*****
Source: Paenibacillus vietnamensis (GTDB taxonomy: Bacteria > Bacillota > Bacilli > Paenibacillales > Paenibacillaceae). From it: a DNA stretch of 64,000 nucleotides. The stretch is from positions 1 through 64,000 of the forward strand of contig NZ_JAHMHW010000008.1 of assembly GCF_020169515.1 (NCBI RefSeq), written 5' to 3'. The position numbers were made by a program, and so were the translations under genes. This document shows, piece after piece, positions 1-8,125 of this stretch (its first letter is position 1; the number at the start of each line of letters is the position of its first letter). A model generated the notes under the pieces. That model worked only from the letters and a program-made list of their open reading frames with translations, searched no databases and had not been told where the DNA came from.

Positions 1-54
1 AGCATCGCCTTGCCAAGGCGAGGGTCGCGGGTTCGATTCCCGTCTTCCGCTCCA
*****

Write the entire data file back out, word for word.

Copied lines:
Source: Paenibacillus vietnamensis (GTDB taxonomy: Bacteria > Bacillota > Bacilli > Paenibacillales > Paenibacillaceae). From it: a DNA stretch of 64,000 nucleotides. The stretch is from positions 1 through 64,000 of the forward strand of contig NZ_JAHMHW010000008.1 of assembly GCF_020169515.1 (NCBI RefSeq), written 5' to 3'. The position numbers were made by a program, and so were the translations under genes. This document shows, piece after piece, positions 1-8,125 of this stretch (its first letter is position 1; the number at the start of each line of letters is the position of its first letter). A model generated the notes under the pieces. That model worked only from the letters and a program-made list of their open reading frames with translations, searched no databases and had not been told where the DNA came from.

Positions 1-54
1 AGCATCGCCTTGCCAAGGCGAGGGTCGCGGGTTCGATTCCCGTCTTCCGCTCCA